As the tour only took up a few days during the three weeks Miles was in Paris, the trumpeter was able to spend some time working on the score. “I would look at the rushes of the film and would get musical ideas to write down,” he explained. Marcel Romano recalled, “Miles had all the time he wanted to think about the recording; he’d asked for a piano in his hotel room, and when I called on him I could see he was working hard in a very relaxed way, writing down a few phrases. I heard bits of themes that were used later in the film, so he had a few melodic ideas before he went into the studio.”
Accompanying Miles at his European concerts were tenor saxophonist Barney Wilen, pianist René Urtreger, bassist Pierre Michelot and an American drummer then living in Paris, Kenny Clarke. According to Michelot, speaking in a 1988 interview, “The session took place after the European tour, so we were used to playing together.”
Recording the soundtrack
On Wednesday, December 4, 1957, at 10 pm, Miles and the other four musicians went into Le Post Parisian studios to record the Ascenseur Pour L’Échafaud score. “Jeanne Moreau was there,” remembered Pierre Michelot, “and we all had a drink together. Miles was very relaxed, as if the music he was playing wasn’t important. It was only later that I learned he’d already been to a screening, and that he’d known about the project for several weeks.”
Marcel Romano recalled, “Louis Malle had prepared a loop of the scenes to which music was to be added, and they were projected continuously. All the musicians were concentrating hard.” Bassist Pierre Michelot said that Miles gave few, if any, specific directions, to the other players, and much of the music was improvised over basic structures: “Save for one piece [‘Sur L’Autoroute’], we only had the most succinct guidance from Miles. The whole session went off very quickly.” Four hours later, the music was complete. “Louis Malle seemed quite satisfied,” remembered Marcel Romano. “And so did Miles.”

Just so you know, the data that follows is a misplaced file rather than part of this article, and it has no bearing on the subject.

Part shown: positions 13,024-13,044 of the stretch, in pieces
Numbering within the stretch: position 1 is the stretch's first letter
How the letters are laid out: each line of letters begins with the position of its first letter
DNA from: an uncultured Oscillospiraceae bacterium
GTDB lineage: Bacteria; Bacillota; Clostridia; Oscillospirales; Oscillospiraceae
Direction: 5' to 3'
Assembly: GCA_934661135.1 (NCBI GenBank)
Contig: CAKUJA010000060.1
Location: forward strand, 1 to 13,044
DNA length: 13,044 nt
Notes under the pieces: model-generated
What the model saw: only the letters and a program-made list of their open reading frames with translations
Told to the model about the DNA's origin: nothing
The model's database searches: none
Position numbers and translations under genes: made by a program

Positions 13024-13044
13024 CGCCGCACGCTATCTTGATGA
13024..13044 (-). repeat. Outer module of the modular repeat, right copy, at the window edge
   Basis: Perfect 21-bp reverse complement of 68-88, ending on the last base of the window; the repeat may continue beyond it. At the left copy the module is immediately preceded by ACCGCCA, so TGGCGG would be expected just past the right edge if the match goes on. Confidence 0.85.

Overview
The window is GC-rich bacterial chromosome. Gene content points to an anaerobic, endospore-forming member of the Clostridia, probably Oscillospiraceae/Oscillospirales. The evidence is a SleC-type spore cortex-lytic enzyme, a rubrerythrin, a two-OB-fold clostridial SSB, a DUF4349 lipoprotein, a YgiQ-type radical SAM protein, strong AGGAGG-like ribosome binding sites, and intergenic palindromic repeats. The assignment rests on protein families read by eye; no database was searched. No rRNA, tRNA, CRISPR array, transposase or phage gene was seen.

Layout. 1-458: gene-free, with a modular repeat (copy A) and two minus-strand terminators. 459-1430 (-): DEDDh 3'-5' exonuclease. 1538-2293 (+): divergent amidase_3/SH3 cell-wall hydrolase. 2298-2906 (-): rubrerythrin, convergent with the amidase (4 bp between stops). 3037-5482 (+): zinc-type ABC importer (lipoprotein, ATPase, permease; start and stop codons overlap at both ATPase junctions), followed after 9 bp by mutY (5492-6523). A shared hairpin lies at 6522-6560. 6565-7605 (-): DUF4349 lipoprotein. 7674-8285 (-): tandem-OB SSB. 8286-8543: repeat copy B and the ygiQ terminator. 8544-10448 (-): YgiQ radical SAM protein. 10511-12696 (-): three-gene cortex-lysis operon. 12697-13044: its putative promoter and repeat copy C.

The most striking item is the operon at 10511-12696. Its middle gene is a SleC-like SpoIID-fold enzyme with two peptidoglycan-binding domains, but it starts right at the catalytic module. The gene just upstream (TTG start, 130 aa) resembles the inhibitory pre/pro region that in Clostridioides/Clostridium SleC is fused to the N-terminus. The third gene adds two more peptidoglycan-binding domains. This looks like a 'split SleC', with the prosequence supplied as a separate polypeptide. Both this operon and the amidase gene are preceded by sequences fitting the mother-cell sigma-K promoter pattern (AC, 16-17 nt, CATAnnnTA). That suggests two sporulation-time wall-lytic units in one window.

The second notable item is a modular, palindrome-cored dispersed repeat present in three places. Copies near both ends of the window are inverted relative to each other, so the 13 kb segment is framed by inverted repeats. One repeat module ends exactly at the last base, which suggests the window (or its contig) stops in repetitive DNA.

Though the film is long forgotten, the soundtrack to Ascenseur Pour L’Échafaud (first issued on LP by Fontana in Europe and Columbia in the US) has proved to be one of Miles Davis’ enduring masterworks, as well as being one of his most beautiful and haunting records. His trumpet has never sounded so desolate and forlorn, especially on the opening cut, “Générique,” which is slow, portentous, and peppered with blues inflections. More melancholy still is “L’Assassinat De Carala,” on which Miles’ horn combines with funereal piano chords to depict a murder scene. Brighter moments can be found, however, on the super-fast “Diner Au Motel” and “Sur L’Autoroute,” both of which are propelled by Kenny Clarke’s busy brushwork.
The legacy of the soundtrack
Stylistically, the revered Ascenseur Pour L’Échafaud soundtrack album was also significant because it eschewed the language of bebop, with Miles preferring to adopt a modal vocabulary, in which scales, rather than chords, take precedence. Modal jazz would become highly influential during the late 50s and early 60s, as an alternative to the chordally-dense argot of bebop. It opened up a new gateway to both composition and improvisation, which Miles Davis would explore again on the 1958 track “Milestones” and in much more depth a year later, on the groundbreaking album Kind Of Blue.
In 2018, Miles’ soundtrack to Ascenseur Pour L’Échafaud was reissued in both triple-10” LP and 2CD editions, bolstered with an extra disc of alternate takes (17 in all) that didn’t make the final cut. Though it’s been decades since it was recorded, there’s a timeless quality to the music that means it’s as relevant now as it was back when Miles recorded it in 1957.